Unlike the diaspora Jews who went like lambs to the slaughter in Auschwitz, we were raised to fight and, accordingly, I was happy and looking forward to dying in a war. This was my upbringing. Let me tell you: when the war came, I wasn’t sure if I wanted to die for Israel. I started to understand that something wasn’t right.

Now, I never understood what the problem was with the diaspora Jews. All I knew was that when you immigrate to Israel, we called it aliyah. Aliyah means ascending. If you leave Israel and become a diaspora Jew, it is called yerida descending. So here, you already see within Zionism an internal concept of “chosenness;” so the Israelis are the “uber-chosen.”  What I do understand, nowadays, looking at the shift that happened in Israel after 1967, Israel gradually stopped seeing itself as the Israeli state and more and more as the Jewish state. The dichotomy between “us” the special emancipated Israelites and the diaspora Jews started to disappear.

As we became a Jewish state, we started to adopt more and more Jewish symptoms. We became victims, we started to cry about the Holocaust. When I was young, we looked at the Holocaust with contempt. We looked at the Jews who went like lambs to the slaughter with contempt. If you don’t believe me, read Tom Sergev: The Seventh Million. It’s about the million who survived the Holocaust, how badly they were treated in Israel. There are films about it. My parents tell me, and you can hear it from a lot of people, that they were not allowed to play with or bring home young survivors of the Holocaust. They were looked upon by the Israelis at the time as sub-humans. There is a film about it: Aviya’s Summer.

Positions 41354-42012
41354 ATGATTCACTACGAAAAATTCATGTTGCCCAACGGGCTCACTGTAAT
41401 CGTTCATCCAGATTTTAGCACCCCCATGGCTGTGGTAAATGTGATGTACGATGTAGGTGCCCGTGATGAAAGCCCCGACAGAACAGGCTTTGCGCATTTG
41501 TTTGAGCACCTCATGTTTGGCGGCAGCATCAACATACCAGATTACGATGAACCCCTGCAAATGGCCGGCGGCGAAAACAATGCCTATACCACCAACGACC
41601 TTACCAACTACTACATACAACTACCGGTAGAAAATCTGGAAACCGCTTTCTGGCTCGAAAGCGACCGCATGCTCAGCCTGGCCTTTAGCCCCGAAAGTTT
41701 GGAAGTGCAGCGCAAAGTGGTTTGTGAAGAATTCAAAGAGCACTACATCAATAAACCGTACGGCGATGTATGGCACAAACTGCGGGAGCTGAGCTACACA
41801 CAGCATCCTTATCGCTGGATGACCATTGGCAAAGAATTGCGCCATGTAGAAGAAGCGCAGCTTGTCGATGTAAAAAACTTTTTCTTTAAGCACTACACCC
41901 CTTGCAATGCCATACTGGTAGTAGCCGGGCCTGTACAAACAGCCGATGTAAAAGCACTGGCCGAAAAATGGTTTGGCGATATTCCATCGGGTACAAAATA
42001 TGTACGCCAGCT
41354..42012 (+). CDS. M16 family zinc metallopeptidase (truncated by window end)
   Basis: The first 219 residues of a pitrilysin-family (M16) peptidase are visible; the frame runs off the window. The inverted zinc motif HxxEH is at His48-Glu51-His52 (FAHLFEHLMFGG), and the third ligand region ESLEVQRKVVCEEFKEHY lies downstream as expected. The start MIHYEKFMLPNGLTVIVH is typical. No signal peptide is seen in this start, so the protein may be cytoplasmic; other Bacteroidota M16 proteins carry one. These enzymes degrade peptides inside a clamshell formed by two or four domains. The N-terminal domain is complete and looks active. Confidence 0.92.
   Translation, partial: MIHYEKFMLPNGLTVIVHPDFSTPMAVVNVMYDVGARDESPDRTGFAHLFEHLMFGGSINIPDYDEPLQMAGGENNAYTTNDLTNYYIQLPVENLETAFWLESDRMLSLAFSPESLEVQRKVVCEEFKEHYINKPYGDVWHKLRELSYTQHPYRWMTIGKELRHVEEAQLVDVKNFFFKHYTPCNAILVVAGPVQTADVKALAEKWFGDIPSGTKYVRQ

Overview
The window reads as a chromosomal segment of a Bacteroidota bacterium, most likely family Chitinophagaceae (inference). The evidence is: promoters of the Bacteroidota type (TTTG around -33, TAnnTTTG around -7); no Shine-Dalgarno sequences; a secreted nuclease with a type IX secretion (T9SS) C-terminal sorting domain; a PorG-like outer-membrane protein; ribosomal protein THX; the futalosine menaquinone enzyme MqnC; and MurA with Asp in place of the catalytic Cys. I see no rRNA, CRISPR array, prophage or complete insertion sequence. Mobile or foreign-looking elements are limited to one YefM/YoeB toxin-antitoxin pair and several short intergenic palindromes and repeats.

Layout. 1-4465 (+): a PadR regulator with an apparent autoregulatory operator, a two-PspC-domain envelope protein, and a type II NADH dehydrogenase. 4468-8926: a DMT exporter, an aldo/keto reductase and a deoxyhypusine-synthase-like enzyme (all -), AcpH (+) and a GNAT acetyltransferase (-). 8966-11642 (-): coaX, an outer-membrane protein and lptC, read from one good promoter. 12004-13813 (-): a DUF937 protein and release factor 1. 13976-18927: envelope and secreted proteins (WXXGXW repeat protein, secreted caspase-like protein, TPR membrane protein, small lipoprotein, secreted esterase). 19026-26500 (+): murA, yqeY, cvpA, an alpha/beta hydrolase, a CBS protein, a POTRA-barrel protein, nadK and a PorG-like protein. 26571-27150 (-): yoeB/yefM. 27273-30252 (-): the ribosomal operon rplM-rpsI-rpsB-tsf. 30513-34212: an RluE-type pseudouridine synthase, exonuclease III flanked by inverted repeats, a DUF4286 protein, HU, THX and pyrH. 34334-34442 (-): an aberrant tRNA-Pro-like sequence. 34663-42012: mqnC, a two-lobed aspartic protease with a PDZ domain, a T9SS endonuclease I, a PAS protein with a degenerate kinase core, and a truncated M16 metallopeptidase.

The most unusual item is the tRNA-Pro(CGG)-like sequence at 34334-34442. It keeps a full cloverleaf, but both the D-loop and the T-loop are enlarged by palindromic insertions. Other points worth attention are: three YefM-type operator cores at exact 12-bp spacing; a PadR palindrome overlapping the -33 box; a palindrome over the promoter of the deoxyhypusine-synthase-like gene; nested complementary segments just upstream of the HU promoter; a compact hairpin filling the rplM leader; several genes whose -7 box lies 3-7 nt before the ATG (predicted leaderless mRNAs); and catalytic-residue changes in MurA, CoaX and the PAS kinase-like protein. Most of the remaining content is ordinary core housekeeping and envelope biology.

What I understood recently is that I was initially very enthusiastic about this Israeli revolution. I agreed with it.

I just wanted to be an ordinary human being. But as Israel was transforming into a Jewish state, I had to leave the country.

What were you taught at school about the creation of Israel?

GA: We were misled. We were told the Palestinians left willingly. I didn’t hear the word nakba until the late nineties. However, when I was in Lebanon in 1982, I started to see all the refugee camps. I started to dig into it and I realised the scale of the ethnic cleansing.

Can you share some of the things you saw?